In Squid Game, anonymity acts to reinforce hegemony. Its goal is to maintain the belief that things happen this way not because a few people benefit from it, but because they have to; there is no other way the world could operate. When asked what he would like to bet in a final game against the tournament’s organizer, Gi-hun rightly replies, “Anything. You can take everything from me if you want anyway.”
This line — a rejection of the mirage of the level playing field — is not representative of the players’ attitudes throughout the show. The tournament’s masked Front Man sells the belief that each game represents a true meritocracy, free from the prejudices that inhibit worthy success in the outside world. The lie, of course, is that the players aren’t playing against one another: They’re playing against a system, and the system has the odds stacked in its favor.
In fact, Squid Game argues that the illusion of success is one of the ruling class’s greatest cruelties. Gi-hun’s experience ahead of the first game is contrasted with that of his childhood best friend and competitor, Sang-woo. He left the local town to study at Seoul National University and, Gi-hun believes, has been jet-setting on business trips ever since. We soon learn that Sang-woo has actually been on the run after committing various financial crimes and running up millions of won in debt — debt that lands him back alongside Gi-hun.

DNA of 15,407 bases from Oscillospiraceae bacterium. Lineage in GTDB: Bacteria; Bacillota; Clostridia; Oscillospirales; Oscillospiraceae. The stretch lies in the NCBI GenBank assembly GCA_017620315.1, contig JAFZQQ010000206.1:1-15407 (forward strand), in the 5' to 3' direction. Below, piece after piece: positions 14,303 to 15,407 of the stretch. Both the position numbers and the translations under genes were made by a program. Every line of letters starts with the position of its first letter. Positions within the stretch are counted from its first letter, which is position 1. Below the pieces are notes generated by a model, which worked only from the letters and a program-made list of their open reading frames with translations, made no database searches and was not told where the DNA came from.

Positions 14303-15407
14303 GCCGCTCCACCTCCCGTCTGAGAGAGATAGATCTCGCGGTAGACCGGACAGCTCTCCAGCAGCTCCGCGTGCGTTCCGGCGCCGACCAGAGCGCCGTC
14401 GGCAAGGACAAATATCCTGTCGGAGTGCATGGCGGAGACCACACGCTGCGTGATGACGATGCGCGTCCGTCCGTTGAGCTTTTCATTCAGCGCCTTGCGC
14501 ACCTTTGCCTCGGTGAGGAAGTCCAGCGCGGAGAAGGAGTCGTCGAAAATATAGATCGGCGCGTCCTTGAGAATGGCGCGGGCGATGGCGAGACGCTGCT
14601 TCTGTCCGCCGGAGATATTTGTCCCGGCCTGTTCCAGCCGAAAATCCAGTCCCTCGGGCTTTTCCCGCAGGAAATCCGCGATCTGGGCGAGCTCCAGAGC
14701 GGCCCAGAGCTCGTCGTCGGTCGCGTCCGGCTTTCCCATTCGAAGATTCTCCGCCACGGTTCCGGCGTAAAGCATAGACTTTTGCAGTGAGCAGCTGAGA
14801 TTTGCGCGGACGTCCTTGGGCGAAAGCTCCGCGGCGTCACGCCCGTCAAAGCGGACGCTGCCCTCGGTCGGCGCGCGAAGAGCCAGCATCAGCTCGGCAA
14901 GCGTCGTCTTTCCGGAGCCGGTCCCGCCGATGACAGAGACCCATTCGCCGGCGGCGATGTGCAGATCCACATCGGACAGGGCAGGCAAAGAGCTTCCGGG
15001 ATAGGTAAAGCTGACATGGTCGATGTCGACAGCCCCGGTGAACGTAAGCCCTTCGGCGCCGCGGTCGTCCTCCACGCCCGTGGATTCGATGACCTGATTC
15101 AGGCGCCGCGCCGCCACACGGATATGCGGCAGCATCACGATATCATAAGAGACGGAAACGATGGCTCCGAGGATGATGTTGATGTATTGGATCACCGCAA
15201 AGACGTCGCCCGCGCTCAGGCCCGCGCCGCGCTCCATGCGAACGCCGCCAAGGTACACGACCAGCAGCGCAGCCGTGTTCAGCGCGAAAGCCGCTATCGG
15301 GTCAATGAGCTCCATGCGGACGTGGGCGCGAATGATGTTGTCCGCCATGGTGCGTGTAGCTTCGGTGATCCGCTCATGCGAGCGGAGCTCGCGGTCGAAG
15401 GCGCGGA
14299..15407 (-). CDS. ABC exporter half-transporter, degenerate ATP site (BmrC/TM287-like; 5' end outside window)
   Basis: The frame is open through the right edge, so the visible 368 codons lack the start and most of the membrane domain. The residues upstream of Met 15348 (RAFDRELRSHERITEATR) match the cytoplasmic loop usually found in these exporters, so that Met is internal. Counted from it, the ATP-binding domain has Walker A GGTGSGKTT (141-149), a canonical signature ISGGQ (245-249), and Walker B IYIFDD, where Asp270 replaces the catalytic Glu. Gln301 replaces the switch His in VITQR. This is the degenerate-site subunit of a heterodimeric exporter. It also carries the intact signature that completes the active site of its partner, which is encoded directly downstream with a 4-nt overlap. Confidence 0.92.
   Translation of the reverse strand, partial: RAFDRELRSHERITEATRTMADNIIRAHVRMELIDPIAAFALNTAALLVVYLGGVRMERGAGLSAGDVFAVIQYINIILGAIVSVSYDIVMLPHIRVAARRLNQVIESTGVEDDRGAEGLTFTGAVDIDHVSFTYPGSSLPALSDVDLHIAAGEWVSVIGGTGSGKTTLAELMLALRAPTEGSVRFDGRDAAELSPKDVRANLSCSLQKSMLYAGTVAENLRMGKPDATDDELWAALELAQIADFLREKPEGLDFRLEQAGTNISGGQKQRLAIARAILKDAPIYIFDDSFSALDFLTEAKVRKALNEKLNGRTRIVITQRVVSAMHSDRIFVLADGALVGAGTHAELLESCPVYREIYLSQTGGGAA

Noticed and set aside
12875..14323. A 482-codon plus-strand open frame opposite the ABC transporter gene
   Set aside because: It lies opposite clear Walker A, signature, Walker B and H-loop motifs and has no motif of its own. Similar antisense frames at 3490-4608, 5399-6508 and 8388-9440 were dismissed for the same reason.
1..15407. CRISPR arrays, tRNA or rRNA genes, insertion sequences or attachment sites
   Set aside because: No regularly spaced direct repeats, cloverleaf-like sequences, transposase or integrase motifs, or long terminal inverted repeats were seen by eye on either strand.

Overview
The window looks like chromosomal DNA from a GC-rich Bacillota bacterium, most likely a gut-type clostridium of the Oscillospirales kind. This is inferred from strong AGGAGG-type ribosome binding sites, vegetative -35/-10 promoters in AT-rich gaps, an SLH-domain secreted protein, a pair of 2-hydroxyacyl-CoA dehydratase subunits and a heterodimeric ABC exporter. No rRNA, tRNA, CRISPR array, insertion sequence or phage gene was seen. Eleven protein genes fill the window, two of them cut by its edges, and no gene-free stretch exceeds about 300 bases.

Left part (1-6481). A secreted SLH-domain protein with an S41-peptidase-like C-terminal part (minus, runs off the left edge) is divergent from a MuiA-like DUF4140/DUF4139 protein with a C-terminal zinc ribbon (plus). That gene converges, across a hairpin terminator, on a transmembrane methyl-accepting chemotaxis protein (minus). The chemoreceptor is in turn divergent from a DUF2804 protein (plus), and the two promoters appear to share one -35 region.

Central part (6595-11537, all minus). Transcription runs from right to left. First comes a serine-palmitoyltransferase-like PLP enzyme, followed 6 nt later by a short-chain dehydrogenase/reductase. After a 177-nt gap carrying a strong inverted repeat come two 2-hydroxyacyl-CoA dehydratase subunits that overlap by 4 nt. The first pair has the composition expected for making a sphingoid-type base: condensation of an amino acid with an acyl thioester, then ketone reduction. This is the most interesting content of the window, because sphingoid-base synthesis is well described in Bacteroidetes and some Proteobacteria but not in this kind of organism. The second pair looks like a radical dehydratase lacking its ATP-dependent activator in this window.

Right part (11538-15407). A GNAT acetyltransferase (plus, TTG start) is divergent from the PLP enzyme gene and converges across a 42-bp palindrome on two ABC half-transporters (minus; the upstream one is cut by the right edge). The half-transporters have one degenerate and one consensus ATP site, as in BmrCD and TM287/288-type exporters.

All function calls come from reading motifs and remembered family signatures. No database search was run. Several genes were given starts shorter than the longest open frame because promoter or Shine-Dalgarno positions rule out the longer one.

Over the course of several episodes, a ruthlessness emerges on the part of Sang-woo that seems impossible to untie from the particular resentment he feels at finding himself playing for cash alongside others who never had his potential; it takes nothing to divert his anger away from an elite into whose ranks he was denied admission and toward his fellow players. While he kills them, the real elites watch and laugh. We can assume that the prize of £28 million is an irrelevance to them, as it would be to most of today’s truly wealthy.
In part, it’s the creative articulation of these anti-capitalist talking points — capitalist realism, the illusion of meritocracy — that has made Squid Game so popular. But that popularity has in turn created the conditions for an apolitical quality to the show’s reception, which at worst has seen its themes regurgitated in the form of individual “life lessons” offered in the service of the grind.
Here, in many ways, is evidence of Squid Game’s core thesis: The more widespread an issue such as poverty or debt becomes, the more we are told that experiencing it is our fault alone — and the more we fool ourselves that we as individuals have the capacity to fix it. In a society that remains entranced by capitalism’s myths, the line between reality and dystopia becomes increasingly blurred.
This contradiction lies at the heart of the show, represented by the parallels between the brightly colored evil of the VIPs’ world and the gray mundanity of life for Gi-hun, his mother, and the millions and millions of others resigned to lives of barely surviving. Why is the violent repression of worker organizing, of the effort to liberate ourselves from that misery, any more acceptable than games played to the death on behalf of billionaires?
That begs another question: How quickly could games like these be incorporated into our sense of what’s “normal”? Such a thing seems unimaginable — but what seems unimaginable, Squid Game suggests, is not as far away as we might think.